Inside Winter in Key West

Winter in Key West is the busy season as frozen northerners flock to the island for a tropical respite to tide them over until the spring thaw hits. With arctic blasts and record cold spells covering much of the continental US this winter, and even reaching down into Florida, there is more reason than ever to plan an escape to paradise. But good weather is not the only thing happening on the island in January. Several large-scale special events run through the latter part of January and offer Key West visitors a chance to add some special highlights to their island trip.

The 2014 Key West Food and Wine Festival runs from January 22 to the 26th, and is the event of the season for those who revel in excellent wine and delicious food. From the kickoff in the hospitality suite on the morning of the 21st, to the 20th annual Master Chef’s Classic on the afternoon of the 26th, this festival is nothing but 5 days of feasting, friends, and fun as you walk about, talk about, learn about, and enjoy great wine, amazing cuisine, and incredible vintners and chefs in the kind of party atmosphere that only Key West can put on. Wine, beer, and liquor tastings, gourmet food and wine seminars, competitions, parties, and feasts all vie for participants’ time in a packed schedule that fills each day from (not too early!) morning until late night. From barefoot beach parties to Cuban-style pig roasts, Key West shrimp boils, and Duval Street wine tasting crawls, this is a true tropical bacchanalia and is a perfect excuse to spend a week thawing out and unwinding in Key West.

Sailing fans and wannabe yachties alike can have a ball at the 27th annual Quantum Key West Regatta, in town from January 19 – 24.  Beginning with the skippers’ meeting and welcome reception on the 19th, the event features 5 days of racing with some of the most amazing yachts and crews in the world starting daily out of Key West harbor. The big 70-foot boats of the Mini-maxi class will inspire awe with their speed, power, and sheer size, while action will be fast and furious in the 52-foot class with an international fleet of 6 boats manned by some of the world’s top racing professionals.  This US SAILING-sanctioned event sponsored by high-performance sailmakers Quantum Sails includes the IRC 1, 2, and 3 classes along with the exciting J-classes, which draw some big fleets, like the 62-boat flotilla in the J/70 class, and promise some spectacular racing action. The racing will be conducted offshore under permit in the Florida Keys National Marine Sanctuary, but there are plenty of options for fans who cannot be out on the racecourse. Live twitter, blog, and video coverage will follow the action, and of course just being on the scene, checking out the boats and sponsors, and mingling with the crowds will offer some great nautical fun.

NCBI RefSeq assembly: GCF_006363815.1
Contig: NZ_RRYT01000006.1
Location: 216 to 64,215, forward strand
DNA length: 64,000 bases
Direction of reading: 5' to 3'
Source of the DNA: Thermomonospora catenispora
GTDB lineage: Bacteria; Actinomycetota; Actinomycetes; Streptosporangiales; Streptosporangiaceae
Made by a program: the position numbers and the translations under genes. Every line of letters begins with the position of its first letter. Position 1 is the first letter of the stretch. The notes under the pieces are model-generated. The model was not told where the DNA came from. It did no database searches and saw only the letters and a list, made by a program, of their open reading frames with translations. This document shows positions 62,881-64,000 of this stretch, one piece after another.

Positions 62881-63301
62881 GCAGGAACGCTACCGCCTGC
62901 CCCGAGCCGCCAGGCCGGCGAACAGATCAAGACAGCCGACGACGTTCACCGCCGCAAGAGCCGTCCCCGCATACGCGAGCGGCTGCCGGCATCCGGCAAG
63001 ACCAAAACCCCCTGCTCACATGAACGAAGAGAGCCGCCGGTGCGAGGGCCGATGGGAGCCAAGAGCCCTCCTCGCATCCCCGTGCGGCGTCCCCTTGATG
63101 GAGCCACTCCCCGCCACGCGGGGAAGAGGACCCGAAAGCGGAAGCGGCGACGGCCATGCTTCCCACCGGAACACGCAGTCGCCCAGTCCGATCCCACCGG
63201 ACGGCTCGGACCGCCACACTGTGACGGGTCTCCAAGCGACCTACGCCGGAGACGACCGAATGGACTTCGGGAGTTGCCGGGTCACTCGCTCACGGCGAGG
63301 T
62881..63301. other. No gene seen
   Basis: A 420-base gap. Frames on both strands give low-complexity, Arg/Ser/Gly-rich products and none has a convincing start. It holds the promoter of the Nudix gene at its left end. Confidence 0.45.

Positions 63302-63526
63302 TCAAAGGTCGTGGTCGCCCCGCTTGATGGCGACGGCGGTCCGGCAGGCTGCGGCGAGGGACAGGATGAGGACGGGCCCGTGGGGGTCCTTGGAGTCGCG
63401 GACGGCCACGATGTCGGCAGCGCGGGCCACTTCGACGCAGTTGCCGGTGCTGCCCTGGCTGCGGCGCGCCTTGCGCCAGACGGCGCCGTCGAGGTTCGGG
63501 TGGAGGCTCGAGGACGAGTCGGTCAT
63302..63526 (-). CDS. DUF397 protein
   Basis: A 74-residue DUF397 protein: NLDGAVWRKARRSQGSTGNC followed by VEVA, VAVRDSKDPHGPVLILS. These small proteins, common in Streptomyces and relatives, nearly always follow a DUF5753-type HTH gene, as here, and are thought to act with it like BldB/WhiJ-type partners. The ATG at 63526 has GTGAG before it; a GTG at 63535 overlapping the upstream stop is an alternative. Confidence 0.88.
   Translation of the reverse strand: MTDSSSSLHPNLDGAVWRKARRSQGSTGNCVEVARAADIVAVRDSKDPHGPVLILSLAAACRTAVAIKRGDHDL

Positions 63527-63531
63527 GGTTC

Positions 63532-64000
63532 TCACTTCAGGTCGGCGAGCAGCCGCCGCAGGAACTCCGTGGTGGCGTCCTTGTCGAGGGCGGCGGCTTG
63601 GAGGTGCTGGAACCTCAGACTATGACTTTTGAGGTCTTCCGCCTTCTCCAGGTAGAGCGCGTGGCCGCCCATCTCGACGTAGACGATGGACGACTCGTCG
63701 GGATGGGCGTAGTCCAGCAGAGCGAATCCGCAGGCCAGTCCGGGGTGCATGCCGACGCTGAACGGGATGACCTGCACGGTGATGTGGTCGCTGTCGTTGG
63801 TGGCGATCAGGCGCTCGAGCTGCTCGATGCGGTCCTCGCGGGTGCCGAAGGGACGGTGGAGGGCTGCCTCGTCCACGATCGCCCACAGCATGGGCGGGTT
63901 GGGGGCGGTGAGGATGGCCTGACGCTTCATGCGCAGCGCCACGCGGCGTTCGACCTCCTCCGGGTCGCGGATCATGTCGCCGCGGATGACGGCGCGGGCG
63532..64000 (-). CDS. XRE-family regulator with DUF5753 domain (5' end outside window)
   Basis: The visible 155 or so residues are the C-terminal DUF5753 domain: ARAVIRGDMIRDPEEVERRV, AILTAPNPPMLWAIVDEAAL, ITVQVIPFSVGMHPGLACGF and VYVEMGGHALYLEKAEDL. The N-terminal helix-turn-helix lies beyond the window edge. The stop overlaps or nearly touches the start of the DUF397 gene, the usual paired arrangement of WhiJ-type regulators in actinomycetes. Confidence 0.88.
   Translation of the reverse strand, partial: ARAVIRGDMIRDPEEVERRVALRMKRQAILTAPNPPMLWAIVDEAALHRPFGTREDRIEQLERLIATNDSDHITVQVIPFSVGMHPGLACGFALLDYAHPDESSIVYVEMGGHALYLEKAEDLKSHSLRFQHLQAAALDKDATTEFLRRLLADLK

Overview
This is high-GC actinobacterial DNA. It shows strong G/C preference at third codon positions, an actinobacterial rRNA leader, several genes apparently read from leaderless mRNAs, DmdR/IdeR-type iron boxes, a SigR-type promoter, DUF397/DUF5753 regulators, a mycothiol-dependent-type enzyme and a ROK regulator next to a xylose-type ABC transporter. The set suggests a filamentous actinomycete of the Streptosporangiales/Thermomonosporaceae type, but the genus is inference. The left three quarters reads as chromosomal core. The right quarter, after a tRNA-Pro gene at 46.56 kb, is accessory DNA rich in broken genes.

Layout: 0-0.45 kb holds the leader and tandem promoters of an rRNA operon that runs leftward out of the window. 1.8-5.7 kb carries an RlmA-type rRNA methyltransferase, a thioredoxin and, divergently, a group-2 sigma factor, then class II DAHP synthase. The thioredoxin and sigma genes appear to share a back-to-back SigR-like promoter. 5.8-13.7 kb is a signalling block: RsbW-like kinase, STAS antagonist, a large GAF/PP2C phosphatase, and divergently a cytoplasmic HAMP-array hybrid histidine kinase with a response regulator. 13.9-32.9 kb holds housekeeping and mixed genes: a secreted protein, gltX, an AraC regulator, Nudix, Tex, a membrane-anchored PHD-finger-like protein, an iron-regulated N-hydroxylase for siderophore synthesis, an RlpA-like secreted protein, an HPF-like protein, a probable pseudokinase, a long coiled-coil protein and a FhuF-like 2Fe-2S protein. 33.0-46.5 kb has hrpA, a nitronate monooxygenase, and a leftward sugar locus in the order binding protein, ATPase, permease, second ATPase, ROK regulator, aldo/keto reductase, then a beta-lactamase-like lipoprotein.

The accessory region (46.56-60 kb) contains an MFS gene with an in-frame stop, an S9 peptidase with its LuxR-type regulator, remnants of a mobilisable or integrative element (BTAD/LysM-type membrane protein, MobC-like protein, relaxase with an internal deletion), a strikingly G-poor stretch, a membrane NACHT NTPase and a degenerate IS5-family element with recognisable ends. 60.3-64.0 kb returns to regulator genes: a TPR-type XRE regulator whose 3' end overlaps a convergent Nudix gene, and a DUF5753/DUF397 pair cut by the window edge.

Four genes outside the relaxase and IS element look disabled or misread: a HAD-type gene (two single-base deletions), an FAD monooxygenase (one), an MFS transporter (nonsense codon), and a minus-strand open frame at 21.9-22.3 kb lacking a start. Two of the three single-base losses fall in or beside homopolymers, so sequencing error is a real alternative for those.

If you still have time in your Key West schedule, the Stock Island Marina Village King Mackerel Tournament runs from January 24th to the 26th. A fleet of elite anglers will go out after the big King Mackerel that migrate to Key West waters each winter, with each fisherman looking for the biggest fish and the $10,000 dollar purse that goes with it. Charter a boat and join the fun on an amateur basis, or follow the action at the daily weigh-ins and dockside parties. Non-fishermen may want to set aside January 25 – 26 for a visit to the 29th Annual Key West Craft Show. This free event features more than 100 jury-selected artisans and crafters who display the fruits of their talents in historic old Key West on lower Whitehead and Caroline Streets. Expect beautiful displays of pottery, fabric, glass, wood, jewelry and other colorful handmade works to be on display from 10 a.m. to 5 p.m. daily.

From wind to wine, fine arts, fair weather, friendly folk, and fishing fun, Key West has got it going on in the depths of winter. Come on down out of the chill and be a part of it all!

 

Inside Key West Seafood

The Florida Keys are surrounded by one of the richest marine environments in the continental US, with the majority of local waters carefully managed and protected by nature reserves like the Florida Keys National Marine Sanctuary. It is therefore no surprise that the sea around Key West produces a world-famous bounty of delicious seafood items. It is fair to say that most visitors to the island want to taste at least one or two of the most popular delicacies, and there are many who come specifically for the great seafood.

The month of January in Key West offers a good opportunity to sample the best of island seafood local style at the annual Florida Keys Seafood Festival, put on by the Florida Keys Commercial Fishermen’s Association. This is a reasonably priced, family-friendly way to spend a nice day in the park while enjoying some of the most well-known Keys seafood items along with beverages and a selection of sweet desserts. The 2014 festival will be held at Bayview Park on Saturday, January 18 from 11:00 a.m. to 8:00 p.m. and Sunday, January 19 from 11:00 a.m. to 5:00 p.m. The park is at the corner of Truman Avenue and Jose Marti Drive in Key West. Admission is free, and there is $5 parking available at the Horace O’Bryant Middle School parking lot adjacent to the park. Live music, a kid’s fun zone, marine life exhibits, and Arts & Crafts vendors will make it a full day of feasting and fun.

The seafood treats on offer will highlight freshness and simplicity of preparation in the presentation of some of our local favorites. The main menu includes deep-fried fish with lemon wedges and a side of slaw, grilled Florida Spiny Lobster, iced Stone Crab Claws, and peel & eat Key West Pink Shrimp cocktail. Complete the experience with classic island side dishes including Conch Chowder, Conch Ceviche, and Conch Fritters. Later in the afternoon, munch out on some Fried Clam Strips with a bowl of Lobster Bisque, or some Smoked Fish Dip with crackers. Beer, wine, Margaritas, and water will be available, along with Key Lime Tarts, Estella’s Famous Flan, and soft ice cream.